“The Diamond belt, same thing. It is a trophy to celebrate a satisfactory event.”
Mauricio Sulaimon is shown between boxers Miguel Cotto & Sergio Martinez. (Getty)
Sanctioning bodies often draw the ire of fans & media by stripping fighters & not allowing unification fights. Sulaiman said the WBC has always been willing to participate in championship unification bouts & said it would make a sincere effort to keep doing so in the future.
In addition, he said the organization wants to step up its support of safety measures. He said 100 percent of the money the WBC takes in goes back to boxing.
“Boxing is a hobby for us; not a profession,” he said.
The WBC, through its WBC Cares program, has donated at least $10 million to medical research as well as to needy people in boxing, he said.
“We donate the money through the WBC Cares program to people in boxing who are in need; maybe a fighter’s child, or a trainer who comes upon complex times, things like that,” he said. “A lot of people don’t understand that in boxing, less than one percent of people really make money. So many fighters are so poor, managers, trainers, all the people who are in the gyms day after day. They don’t make money & they end up at 60, 70 years old living on their own without anything.
“We are always there to try to assist these kinds of people & we have thousands of examples.”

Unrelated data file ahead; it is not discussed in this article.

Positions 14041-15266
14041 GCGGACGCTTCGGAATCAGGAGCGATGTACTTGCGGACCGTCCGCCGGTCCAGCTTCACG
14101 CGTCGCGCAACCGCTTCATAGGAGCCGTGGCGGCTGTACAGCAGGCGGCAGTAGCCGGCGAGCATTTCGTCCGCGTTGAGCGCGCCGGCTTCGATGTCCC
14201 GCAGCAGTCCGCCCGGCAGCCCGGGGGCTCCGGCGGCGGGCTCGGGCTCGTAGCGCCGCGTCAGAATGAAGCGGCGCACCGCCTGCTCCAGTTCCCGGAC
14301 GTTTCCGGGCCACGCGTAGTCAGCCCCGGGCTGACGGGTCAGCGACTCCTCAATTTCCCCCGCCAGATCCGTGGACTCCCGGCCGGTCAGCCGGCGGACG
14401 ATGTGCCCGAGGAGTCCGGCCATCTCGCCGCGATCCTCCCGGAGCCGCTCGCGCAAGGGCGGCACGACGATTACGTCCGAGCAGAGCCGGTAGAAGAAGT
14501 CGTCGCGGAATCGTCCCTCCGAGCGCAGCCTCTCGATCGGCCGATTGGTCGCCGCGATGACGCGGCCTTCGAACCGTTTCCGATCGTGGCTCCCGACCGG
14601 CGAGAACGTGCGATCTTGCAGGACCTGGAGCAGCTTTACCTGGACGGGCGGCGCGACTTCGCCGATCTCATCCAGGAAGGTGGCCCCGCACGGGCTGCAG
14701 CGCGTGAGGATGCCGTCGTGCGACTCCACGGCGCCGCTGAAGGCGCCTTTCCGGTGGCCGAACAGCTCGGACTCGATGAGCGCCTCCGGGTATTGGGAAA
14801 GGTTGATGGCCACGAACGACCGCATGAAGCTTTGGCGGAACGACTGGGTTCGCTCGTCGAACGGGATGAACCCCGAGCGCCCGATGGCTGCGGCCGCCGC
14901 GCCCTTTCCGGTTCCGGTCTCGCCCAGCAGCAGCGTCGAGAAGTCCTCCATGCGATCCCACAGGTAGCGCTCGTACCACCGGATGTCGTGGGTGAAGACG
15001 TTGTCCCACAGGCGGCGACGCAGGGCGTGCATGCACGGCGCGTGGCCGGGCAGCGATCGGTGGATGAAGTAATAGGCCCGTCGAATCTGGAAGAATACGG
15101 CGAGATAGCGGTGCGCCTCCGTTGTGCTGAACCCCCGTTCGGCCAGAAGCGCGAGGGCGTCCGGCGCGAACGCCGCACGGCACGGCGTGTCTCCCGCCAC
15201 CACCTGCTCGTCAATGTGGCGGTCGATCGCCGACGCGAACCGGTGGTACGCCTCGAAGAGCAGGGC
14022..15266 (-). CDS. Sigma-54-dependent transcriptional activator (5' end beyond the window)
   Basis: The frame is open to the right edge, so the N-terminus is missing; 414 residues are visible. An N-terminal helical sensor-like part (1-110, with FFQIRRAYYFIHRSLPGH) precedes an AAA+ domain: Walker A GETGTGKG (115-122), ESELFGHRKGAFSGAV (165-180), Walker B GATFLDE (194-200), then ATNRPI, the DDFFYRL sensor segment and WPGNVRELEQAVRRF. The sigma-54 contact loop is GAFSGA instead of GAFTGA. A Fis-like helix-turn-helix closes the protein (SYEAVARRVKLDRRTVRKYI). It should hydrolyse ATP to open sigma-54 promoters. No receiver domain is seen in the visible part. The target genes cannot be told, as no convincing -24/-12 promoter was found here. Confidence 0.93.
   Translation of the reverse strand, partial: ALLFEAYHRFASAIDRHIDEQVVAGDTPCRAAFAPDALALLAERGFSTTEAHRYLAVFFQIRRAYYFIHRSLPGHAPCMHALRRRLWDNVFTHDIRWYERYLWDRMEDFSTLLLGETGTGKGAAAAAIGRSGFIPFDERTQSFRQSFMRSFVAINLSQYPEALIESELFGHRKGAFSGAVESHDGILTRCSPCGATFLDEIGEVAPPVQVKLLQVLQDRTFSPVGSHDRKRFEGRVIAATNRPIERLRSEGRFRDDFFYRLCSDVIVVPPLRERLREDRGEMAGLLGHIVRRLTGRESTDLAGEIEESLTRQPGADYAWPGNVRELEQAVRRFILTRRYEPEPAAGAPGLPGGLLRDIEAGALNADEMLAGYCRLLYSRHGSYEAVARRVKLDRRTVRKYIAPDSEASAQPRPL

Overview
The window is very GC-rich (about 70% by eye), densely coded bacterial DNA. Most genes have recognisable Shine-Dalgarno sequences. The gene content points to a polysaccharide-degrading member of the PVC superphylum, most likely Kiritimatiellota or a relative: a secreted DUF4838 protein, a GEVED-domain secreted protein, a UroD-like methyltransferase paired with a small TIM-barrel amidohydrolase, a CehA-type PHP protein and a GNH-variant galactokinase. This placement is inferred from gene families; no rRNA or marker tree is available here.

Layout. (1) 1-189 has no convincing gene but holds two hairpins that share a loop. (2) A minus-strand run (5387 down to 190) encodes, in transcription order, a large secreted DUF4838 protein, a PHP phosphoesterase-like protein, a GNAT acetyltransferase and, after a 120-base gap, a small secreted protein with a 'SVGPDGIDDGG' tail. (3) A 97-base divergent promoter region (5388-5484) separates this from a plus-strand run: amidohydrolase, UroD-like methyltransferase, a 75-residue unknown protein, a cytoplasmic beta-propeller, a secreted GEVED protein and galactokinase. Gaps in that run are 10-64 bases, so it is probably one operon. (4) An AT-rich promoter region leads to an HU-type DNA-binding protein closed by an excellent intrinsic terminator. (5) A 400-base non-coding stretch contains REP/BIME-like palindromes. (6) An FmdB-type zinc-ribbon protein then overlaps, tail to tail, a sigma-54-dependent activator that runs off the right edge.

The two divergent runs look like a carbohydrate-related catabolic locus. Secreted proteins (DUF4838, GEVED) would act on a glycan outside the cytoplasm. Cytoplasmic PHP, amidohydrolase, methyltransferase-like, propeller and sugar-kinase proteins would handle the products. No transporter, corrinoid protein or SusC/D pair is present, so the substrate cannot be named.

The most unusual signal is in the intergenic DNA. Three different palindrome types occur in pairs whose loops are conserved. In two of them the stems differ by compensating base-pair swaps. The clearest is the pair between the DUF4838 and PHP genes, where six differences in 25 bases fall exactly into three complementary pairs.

He’s moreover spearheading an effort to make boxing gloves safer & to ban gloves that are dangerous. He is working to commence a tracking program so that a glove is never used for more than 30 rounds.
After 30 rounds, the padding can be moved & the punching area becomes mostly fist.
It’s an example of the type of work that Sulaiman wants to define his tenure.
It’s a satisfactory start, & even though he’s likely never going to win over the cynics, it doesn’t obscure the fact that it is satisfactory & significant work.
Sanctioning bodies in general & the WBC in particular are far from perfect. But the WBC under Mauricio Sulaiman is beginning to take on a progressive feel that only bodes well for the future.
Time will tell & he’ll have to back his words with actions, yet his early days as president are promising, indeed.
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Source: “Kevin Iole”